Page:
The Year of the of the Mystery Team?

Way to go Tigers, coming out of nowhere to land the big free agent bat! That was almost…well…Angelic. 😉  …Ooooh. Kay. And reminiscent of many other teams in other seasons too. But this is an Angels blog. I’ve kind of got this slant going on. And with that slant I have to say, I don’t know which outcome of the deal amuses me more, the fact that this move keeps Prince Fielder out of the AL West? Or the thought that with Migueal Cabrera moving to third base according to today’s reports, Angels fans are likely to see a lot more of Justin Verlander’s “That’s bushleague!” scowl? Pssssst…Angels players bunt. Often and generally very well. Pass it on.

In all seriousness though, I do like the way this offseason is turning out and the role this deal played in it. The Tigers and the Rangers, both already strong teams, were able to make improvements without outright dominating. The Tigers filled the potentially devastating void left by Victor Martinez’ season ending injury in a way that also bumped up their offense. The Rangers did not further bump up an offense that was already pretty much the scariest in the AL, but they did improve their starting rotation. Yes, I know Darvish is unproven, but I just can’t imagine a pitching acquisition that Nolan Ryan approved of so highly turning into a flaming failure.

And the Angels? The Angels made sure they can compete, adding power to a lineup in serious need of just such an infusion and restoring their starting rotation to the promise it had at the beginning of the 2011 season. Remember, for all that our pitching was impressive last season it was primarily spots one through three that did the impressing. The four and five spots were a rotating mixed bag of frequent awfulness speckled with the occasional gem. Other teams patched potential problem spots too. I like the Yankees pitching additions…all the more because they’re both pitchers the Angels hit. I find it interesting and potentially beneficial that the Red Sox have gone out of their way to add good clubhouse guys into the mix with their All Stars. Don’t worry, I’m not going to beat a dead, repeatedly reanimated as a zombie and then beaten dead again and again and again, Bostonian horse here. But suffice it to say, I think this may prove to be a more powerful strategy than folks are currently giving it credit for.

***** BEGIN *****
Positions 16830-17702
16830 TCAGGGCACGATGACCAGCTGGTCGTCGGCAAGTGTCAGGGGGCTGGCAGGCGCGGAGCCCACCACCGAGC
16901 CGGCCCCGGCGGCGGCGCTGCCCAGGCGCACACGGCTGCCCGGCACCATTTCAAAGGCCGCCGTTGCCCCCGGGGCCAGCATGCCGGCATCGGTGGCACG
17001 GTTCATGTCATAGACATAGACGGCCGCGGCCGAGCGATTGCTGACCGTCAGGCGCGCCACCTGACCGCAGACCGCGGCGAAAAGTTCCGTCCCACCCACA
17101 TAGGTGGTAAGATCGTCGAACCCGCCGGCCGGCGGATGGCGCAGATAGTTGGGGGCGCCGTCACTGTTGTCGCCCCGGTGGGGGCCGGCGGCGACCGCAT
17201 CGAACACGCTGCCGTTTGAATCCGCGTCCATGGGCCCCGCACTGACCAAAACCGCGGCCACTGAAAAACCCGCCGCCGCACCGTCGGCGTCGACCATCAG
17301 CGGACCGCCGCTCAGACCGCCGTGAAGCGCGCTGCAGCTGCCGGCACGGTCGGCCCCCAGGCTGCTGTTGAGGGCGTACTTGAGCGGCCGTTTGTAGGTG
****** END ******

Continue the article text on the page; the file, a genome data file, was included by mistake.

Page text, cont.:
And no, this isn’t me being some sort of Mary Sue saying, Yay, everyone is equal now. Let’s get out there, give the other team a big hug, and don’t bother keeping score.  This is me, the passionate baseball fan saying, I see a lot of well matched, hard fought, competitive as all get out, great baseball games on the horizon in 2012, and that prospect makes me downright giddy. Spring training, you slacker. What’s taking you so long to get here? Come on, pick up the pace already!


*     *     *     *     *

So, I’ve been less than present in the MLBlogs community for the past week now and probably will continue to be so for a few days yet…or not, who can say. No, I’m not one of the bloggers packing it in. And I didn’t finally go off the deep end from some sort of baseball depravation induced psychosis. Heck, I would prefer that. I lost a close friend Sunday. The guy both Seth and thought of as brother. The third of our goofy Three Musketeers band of degenerates. He was only a little older than me, which is to say way, way too young…as if there were a good age for this. He’d been in the hospital all last week and devastated doesn’t even begin to cover it.